On Friday, January 27, 2017, MARAD delivered to Congress the preliminary 2015-16 SA/SH annual report for USMMA and the final 2014-15 SA/SH annual report for USMMA. (These annual reports are different than the reports of the biennial sexual assault and gender relations surveys.)
A few quick observations:
- The surveys upon which these reports are based continue to use the same flawed methodology that we have reported upon in the past that make them inappropriate for use in comparing rates of sexual assault and sexual harassment at USMMA and the other federal academies.
- The data continues to be reported in ways that can be misperceived. For example, the preliminary report for 2015-2016 states, “Of those Midshipmen who experienced unwanted sexual contact, 18 percent indicated that the event occurred during maritime duty.” That sounds pretty bad — until you realize that only 4% of the 647 midshipmen who responded reported that they experienced unwanted sexual contact at any time, any where, during the survey period. So fewer than 26 students reported unwanted sexual contact any time, any where and of those 26, fewer than 5 students indicated that the event occurred during maritime duty. Yes, even one sexual assault is one too many; but, the Academy needs to learn to use the data to focus on where the problem lies. An assault was 5 times as likely to be committed away from maritime duty rather than during maritime duty yet the administration launched a war on sea year.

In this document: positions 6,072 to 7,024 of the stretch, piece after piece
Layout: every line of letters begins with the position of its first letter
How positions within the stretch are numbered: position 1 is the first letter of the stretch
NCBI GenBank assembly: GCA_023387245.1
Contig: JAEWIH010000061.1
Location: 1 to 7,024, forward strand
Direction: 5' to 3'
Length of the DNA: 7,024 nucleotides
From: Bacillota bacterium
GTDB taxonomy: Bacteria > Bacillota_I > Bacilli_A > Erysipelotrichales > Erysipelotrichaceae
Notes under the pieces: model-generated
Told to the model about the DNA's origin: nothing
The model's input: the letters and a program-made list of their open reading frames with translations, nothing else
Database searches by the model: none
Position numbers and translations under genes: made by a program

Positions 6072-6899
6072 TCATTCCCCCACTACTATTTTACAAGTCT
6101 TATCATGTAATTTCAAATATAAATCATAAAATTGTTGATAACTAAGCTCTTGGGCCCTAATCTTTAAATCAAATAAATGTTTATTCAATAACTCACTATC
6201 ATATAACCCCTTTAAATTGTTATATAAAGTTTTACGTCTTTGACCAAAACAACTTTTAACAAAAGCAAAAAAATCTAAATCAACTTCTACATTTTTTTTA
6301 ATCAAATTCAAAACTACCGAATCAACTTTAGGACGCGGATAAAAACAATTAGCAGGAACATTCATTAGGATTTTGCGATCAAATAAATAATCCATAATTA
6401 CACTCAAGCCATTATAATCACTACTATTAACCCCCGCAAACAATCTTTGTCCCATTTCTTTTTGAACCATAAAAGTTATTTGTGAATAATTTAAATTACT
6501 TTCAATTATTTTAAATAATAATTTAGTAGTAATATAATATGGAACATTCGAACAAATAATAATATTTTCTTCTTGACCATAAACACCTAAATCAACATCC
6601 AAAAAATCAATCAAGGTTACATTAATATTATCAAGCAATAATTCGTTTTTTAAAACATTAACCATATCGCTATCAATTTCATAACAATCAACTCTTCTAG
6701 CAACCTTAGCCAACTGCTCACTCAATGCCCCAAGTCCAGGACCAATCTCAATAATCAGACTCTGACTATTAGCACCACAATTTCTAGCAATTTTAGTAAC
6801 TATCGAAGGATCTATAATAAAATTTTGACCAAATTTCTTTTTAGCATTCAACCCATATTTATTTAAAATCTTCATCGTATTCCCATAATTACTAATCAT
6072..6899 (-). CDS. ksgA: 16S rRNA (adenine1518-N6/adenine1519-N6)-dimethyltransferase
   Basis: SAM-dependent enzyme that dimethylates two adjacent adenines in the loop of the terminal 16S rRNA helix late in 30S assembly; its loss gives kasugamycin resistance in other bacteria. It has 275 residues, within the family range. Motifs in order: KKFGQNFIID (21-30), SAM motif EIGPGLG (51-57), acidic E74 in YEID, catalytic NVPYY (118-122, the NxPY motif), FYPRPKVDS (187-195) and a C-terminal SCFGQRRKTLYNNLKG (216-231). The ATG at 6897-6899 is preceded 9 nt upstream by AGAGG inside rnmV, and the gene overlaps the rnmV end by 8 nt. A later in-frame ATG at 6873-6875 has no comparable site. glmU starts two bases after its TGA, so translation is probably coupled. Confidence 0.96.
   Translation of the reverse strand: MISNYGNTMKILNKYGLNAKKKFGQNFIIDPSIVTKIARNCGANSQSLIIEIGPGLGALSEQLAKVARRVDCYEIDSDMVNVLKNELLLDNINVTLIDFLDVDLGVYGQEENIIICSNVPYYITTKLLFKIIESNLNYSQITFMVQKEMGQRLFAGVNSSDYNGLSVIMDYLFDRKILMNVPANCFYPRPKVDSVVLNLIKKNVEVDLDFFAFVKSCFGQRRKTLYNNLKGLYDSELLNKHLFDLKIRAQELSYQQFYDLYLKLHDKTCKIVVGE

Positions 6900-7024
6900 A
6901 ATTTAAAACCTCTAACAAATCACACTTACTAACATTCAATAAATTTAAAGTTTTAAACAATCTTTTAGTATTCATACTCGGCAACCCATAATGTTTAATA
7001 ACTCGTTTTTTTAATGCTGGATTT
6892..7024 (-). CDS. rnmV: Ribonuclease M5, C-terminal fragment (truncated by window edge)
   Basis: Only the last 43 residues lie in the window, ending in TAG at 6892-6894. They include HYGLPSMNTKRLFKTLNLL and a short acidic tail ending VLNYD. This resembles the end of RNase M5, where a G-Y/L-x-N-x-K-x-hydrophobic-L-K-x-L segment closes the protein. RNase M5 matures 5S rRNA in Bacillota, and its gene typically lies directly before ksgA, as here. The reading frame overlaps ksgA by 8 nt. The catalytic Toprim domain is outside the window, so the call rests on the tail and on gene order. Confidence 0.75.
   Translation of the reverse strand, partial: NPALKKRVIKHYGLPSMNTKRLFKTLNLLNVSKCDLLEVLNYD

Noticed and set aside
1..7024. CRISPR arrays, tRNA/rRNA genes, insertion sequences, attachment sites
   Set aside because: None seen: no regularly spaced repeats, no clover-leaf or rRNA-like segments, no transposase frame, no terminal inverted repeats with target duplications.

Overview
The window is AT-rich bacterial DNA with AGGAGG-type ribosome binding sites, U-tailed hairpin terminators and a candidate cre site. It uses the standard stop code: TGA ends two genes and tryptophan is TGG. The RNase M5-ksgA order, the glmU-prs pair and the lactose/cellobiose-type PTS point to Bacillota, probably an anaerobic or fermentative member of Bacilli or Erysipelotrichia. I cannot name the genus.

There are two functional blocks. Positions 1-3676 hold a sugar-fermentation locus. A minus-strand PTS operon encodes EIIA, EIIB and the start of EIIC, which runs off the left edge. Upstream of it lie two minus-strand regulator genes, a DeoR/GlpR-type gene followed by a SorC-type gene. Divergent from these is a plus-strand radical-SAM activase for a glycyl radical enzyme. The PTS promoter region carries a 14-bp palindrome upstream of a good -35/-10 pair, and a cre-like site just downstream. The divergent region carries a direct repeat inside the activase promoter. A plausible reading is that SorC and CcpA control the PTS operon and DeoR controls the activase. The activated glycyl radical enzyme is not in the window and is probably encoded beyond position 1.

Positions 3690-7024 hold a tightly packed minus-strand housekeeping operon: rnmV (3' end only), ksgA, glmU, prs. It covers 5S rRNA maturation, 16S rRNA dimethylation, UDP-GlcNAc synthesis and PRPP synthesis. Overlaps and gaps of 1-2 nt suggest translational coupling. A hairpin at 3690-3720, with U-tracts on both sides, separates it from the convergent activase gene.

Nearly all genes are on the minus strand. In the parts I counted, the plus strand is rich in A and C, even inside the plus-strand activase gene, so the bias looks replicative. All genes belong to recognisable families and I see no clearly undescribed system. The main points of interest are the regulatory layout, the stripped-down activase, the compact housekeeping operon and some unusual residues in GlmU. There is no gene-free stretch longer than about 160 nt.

- Alcohol continues to play a major role in sexual assaults. This is not a surprise, as the same is true on campuses across the country. And it makes sense. A midshipman can have all the SA/SH training in the world yet once alcohol loosens the inhibitions, that training goes out the windows. Maybe it is time for the Academy to shift its focus from SA/SH “culture” to guiding midshipmen on responsible alcohol consumption in the formative years when many will first be exposed to major opportunities to experiment with alcohol. Reduce problem drinking and the Academy can substantially solve two problems — alcohol abuse and sexual assault.